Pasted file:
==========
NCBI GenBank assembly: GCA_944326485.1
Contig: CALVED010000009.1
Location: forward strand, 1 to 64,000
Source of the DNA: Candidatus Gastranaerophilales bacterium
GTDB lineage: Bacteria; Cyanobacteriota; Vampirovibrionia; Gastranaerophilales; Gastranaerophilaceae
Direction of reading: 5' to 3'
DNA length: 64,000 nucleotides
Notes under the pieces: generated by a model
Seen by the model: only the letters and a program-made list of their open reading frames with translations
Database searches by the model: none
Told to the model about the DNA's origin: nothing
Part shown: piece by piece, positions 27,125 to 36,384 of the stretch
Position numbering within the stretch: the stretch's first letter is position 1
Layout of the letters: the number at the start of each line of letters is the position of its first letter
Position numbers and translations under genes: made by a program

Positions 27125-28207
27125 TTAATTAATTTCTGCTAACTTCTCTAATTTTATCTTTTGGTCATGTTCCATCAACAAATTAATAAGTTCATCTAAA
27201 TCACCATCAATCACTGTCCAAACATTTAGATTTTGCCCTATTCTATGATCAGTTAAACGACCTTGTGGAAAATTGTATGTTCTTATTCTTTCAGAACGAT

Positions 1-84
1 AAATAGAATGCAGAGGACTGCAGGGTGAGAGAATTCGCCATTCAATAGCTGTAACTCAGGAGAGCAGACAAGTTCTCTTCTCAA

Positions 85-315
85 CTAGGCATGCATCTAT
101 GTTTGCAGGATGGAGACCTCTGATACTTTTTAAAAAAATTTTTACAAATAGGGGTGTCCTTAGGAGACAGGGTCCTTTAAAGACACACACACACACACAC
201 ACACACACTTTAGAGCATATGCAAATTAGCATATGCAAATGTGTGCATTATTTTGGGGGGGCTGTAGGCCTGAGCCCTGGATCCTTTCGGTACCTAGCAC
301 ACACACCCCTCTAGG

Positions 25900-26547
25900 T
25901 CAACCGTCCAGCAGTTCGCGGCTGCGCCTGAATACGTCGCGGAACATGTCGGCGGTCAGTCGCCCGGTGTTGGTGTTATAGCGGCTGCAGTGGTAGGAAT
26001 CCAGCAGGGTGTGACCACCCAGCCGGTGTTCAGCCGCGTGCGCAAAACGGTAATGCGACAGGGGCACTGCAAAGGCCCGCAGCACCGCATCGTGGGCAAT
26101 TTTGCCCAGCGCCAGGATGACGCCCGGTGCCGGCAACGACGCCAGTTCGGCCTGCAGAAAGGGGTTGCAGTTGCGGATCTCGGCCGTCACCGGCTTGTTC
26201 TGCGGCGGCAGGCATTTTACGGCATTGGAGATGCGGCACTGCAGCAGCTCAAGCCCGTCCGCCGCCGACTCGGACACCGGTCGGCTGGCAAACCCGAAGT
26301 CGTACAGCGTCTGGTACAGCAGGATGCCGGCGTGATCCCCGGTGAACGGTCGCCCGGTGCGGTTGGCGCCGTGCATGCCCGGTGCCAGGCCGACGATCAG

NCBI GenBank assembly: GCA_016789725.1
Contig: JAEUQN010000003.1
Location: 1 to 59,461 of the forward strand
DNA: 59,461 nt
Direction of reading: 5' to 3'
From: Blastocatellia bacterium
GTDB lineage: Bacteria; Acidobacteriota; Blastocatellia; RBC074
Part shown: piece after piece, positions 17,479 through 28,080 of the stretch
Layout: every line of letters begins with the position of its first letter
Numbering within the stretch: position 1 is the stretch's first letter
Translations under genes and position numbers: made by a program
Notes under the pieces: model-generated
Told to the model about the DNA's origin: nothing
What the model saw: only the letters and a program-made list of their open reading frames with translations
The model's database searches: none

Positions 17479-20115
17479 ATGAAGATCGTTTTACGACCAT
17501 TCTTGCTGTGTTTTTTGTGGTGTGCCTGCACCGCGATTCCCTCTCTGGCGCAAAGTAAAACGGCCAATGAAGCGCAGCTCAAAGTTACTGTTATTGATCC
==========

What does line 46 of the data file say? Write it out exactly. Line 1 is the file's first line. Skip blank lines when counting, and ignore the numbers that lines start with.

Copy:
What the model saw: only the letters and a program-made list of their open reading frames with translations